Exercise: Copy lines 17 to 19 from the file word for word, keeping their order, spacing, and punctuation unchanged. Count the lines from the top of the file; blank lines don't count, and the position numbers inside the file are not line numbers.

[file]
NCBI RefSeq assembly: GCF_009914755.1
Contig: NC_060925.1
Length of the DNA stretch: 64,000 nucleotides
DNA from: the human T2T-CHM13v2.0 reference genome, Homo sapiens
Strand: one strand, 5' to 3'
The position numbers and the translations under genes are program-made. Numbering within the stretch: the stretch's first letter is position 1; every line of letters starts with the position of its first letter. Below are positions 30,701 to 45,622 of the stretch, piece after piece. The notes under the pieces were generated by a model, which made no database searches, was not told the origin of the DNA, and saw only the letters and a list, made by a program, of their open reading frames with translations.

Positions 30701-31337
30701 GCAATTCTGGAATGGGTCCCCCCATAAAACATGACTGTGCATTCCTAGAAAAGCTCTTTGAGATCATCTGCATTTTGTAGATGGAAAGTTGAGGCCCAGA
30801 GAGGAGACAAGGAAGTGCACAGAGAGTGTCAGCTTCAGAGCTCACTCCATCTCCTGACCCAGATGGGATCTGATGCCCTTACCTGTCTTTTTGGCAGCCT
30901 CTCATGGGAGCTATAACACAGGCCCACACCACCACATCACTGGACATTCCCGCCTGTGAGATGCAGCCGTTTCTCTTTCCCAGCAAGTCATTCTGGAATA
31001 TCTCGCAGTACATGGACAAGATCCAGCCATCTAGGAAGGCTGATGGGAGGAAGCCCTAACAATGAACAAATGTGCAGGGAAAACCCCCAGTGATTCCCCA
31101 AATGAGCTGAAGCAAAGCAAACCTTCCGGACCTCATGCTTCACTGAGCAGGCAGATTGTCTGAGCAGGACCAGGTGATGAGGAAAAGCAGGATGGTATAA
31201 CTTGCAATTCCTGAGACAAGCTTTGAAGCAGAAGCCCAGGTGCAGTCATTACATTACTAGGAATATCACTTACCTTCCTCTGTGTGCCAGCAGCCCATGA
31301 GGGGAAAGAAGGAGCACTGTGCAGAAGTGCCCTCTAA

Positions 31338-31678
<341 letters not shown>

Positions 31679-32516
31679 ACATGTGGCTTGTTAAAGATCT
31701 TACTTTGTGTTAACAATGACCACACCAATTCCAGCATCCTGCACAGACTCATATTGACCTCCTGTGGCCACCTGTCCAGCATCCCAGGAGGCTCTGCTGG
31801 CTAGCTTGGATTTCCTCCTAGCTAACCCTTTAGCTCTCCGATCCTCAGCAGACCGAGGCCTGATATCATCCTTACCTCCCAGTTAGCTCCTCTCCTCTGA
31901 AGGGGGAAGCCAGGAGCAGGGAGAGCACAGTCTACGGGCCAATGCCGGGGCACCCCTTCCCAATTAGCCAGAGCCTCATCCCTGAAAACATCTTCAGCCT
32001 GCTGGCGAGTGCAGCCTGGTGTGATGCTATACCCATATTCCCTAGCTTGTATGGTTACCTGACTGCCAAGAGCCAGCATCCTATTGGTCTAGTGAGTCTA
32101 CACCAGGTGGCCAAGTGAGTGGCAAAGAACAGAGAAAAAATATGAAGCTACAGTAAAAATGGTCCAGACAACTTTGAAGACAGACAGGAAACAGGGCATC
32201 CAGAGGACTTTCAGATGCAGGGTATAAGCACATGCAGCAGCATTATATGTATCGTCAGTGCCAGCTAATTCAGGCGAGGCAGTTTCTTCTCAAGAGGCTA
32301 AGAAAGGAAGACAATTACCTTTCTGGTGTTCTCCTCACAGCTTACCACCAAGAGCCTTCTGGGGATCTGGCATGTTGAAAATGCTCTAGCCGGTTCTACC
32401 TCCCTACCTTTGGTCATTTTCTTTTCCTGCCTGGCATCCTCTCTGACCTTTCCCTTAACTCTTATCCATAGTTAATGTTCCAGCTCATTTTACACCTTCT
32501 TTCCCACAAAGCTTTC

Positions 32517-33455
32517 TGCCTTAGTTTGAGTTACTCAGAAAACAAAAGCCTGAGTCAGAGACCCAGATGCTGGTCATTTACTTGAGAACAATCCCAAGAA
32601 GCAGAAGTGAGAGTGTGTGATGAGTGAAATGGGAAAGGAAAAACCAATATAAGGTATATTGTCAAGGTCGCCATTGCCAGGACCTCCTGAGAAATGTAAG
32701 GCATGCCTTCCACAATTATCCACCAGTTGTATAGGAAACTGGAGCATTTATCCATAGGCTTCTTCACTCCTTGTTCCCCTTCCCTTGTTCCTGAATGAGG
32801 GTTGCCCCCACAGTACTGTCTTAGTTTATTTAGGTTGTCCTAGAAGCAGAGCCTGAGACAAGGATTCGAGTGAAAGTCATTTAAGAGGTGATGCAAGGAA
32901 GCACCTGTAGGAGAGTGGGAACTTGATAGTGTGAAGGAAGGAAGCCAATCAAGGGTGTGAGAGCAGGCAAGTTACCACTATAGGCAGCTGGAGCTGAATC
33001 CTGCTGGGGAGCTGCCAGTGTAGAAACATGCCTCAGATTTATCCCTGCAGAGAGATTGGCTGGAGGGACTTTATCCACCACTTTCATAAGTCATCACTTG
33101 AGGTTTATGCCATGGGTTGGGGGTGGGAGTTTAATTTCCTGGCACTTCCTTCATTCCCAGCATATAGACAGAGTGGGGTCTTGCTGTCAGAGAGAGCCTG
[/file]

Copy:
Positions 31679-32516
31679 ACATGTGGCTTGTTAAAGATCT
31701 TACTTTGTGTTAACAATGACCACACCAATTCCAGCATCCTGCACAGACTCATATTGACCTCCTGTGGCCACCTGTCCAGCATCCCAGGAGGCTCTGCTGG